Security Leaders Pressured to Keep Up with Threats

Article Contribution

Considering the modern threat landscape, it is no wonder that leaders who were recently surveyed lack confidence in their company’s security posture. Despite increased spending on security initiatives, leaders surveyed are still facing a lack of trained staff and are struggling to keep up with an increasingly dist­­ributed workforce. The pandemic has added new challenges as managers struggle to keep initiatives on track and ensure that security is integrated across all phases of projects. With the use of cloud-based ­­IT systems increasing and employees’ use of multiple devices to access their data, information exists everywhere and securing it is a constant struggle.

Education and training of employees is more critical than ever. After all, security is only as strong as the weakest link in the chain. The bad actors out there are crafty and if people are not informed and diligent, a single malicious email can take down an entire organization. It’s imperative that employees are in a constant state of awareness about threats that exist and who to contact and report suspicious activity to. Data and security breaches can come from not only outside the organization but also the inside. Indicators of insider threats often go unreported because people feel uncomfortable reporting a coworker even though that person’s behavior may clearly be raising red flags.

As the COVID-19 pandemic lingers on, organizations should step back and assess their security policies and procedures to plan for both the near and long term. Here are some immediate actions leaders can take to help close any gaps and integrate security across an entire organization.

Conduct an internal and external audit of security policies and procedures.

While this may seem like a basic task, many organizations fail to regularly assess their security protocols. And even if they do, they often give the task to people who are not well equipped to handle this type of project. A self-inspection is always a good idea but be sure to approach this task as if you are an outside auditor. Too often, an internal assessment will turn up very little because those conducting it are also responsible for implementing security; they fear negative results may impact perceptions of how well they are doing their jobs. An external audit has cost, but that cost may be well worth it to prevent a single exploit. These expenses are well worth it if they help strengthen security and prevent an exploit.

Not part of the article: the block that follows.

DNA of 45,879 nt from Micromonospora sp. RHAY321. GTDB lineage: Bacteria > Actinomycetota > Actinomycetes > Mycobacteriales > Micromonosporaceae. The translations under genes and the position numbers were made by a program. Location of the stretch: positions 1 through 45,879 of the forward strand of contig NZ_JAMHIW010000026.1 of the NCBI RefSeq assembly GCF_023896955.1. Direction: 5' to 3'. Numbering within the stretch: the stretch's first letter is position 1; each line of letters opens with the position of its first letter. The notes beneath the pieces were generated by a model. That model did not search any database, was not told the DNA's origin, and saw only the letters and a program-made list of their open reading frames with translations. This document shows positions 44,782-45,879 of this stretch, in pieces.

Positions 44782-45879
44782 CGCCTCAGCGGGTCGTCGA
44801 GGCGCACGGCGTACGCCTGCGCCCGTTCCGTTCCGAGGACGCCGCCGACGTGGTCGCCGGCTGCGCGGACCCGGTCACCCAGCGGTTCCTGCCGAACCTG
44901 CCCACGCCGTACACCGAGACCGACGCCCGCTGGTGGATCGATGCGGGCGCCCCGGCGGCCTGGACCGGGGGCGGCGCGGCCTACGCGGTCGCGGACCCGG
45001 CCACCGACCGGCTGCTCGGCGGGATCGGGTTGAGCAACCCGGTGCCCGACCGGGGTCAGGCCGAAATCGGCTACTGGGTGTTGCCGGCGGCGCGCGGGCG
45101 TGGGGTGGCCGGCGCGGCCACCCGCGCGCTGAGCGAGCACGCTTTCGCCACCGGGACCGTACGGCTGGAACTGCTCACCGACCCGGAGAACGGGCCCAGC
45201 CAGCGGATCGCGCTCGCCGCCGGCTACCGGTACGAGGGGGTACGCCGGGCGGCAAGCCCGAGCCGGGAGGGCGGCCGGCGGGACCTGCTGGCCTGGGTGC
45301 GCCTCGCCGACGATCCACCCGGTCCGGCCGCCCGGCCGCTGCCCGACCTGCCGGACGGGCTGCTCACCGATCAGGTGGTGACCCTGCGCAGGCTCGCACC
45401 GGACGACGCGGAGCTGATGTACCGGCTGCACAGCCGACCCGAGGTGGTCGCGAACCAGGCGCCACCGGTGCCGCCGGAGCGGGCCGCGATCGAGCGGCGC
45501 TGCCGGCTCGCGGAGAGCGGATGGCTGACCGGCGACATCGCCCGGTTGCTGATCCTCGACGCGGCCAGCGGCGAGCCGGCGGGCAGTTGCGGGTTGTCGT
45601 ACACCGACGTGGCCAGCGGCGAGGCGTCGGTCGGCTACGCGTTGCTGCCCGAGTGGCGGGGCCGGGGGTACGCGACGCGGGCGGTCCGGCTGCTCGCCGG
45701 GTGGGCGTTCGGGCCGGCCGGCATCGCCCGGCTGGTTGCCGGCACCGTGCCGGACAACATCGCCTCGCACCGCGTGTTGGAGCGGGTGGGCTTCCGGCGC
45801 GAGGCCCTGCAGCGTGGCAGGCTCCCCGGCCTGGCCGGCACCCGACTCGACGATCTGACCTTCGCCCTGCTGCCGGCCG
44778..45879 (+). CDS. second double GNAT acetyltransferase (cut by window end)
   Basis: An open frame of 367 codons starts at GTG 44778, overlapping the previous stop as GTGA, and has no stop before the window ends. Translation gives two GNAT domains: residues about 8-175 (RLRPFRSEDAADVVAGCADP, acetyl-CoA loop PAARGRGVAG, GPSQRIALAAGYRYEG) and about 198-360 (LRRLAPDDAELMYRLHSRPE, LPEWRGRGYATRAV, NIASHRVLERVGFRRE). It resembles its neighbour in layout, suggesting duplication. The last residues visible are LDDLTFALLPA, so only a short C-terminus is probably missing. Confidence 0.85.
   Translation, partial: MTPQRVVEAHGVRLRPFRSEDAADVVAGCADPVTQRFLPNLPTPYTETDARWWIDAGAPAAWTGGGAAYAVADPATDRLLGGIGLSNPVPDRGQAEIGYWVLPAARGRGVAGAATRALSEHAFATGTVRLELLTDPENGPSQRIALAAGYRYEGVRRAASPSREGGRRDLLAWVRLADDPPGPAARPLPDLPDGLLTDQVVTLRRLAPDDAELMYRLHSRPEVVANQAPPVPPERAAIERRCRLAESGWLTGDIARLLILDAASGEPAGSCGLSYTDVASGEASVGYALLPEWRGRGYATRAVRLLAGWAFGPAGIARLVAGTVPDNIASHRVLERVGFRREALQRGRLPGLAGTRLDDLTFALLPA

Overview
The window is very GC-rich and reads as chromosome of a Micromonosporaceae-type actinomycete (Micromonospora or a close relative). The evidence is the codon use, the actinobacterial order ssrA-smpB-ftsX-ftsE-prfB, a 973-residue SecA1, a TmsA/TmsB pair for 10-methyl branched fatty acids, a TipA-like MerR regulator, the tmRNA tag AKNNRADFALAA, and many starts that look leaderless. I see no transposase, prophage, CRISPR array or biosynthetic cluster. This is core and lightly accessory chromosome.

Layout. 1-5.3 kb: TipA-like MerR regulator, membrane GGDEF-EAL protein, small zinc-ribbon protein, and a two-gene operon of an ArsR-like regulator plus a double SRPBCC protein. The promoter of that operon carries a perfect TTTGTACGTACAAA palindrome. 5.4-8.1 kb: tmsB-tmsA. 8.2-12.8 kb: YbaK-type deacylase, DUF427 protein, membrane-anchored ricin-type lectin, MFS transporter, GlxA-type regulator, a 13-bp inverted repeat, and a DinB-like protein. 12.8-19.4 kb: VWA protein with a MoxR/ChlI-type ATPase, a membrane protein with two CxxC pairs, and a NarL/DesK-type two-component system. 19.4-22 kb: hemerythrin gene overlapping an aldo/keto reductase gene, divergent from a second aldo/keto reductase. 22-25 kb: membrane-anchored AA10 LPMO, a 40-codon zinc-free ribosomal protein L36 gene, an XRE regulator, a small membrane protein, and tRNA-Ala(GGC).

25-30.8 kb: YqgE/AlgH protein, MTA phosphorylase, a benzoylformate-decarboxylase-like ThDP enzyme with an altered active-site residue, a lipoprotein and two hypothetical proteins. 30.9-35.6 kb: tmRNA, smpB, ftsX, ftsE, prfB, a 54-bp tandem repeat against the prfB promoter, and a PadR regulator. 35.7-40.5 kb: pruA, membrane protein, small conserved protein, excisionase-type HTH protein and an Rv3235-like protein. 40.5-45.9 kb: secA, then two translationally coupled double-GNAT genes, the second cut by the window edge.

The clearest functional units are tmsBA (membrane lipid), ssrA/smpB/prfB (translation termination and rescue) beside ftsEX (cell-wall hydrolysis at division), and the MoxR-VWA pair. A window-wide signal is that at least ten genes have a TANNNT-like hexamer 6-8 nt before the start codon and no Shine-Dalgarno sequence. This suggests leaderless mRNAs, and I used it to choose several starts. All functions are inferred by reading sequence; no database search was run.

Put together a monthly security awareness brief for employees.

Keep security top of mind by consistently and constantly reminding the entire organization that we all play a part in security. In today’s environment, companies must be hyper-aware and diligent to avoid making themselves vulnerable for various attacks from both outside and within their organization. It helps to use examples of real-world events in your briefs to keep it topical and remind people that security is everyone’s responsibility.

Stay up to date on security regulations to maintain compliance.

Many industries have security requirements that must be met to maintain compliance. For instance, if you do business with the federal government you may have to meet requirements around storage of government data. Be sure to regularly review the changing requirements that apply to your organization. It may be helpful to locate and join an industry security group to form a network of other professionals who are facing similar challenges.

Good security incorporates multiple layers of protection. Security leaders are certainly feeling pressure to keep up with the challenges they face. It’s imperative that security professionals remain diligent with self-inspections, education of all employees in an organization, and a rapidly changing regulation and threat landscape. These actions are critical to prevent security exploits.


David Touchton is the President of FSO Services, LLC, and he may be reached at

Jeremy Good is the Chief Information Officer at Carley Corporation.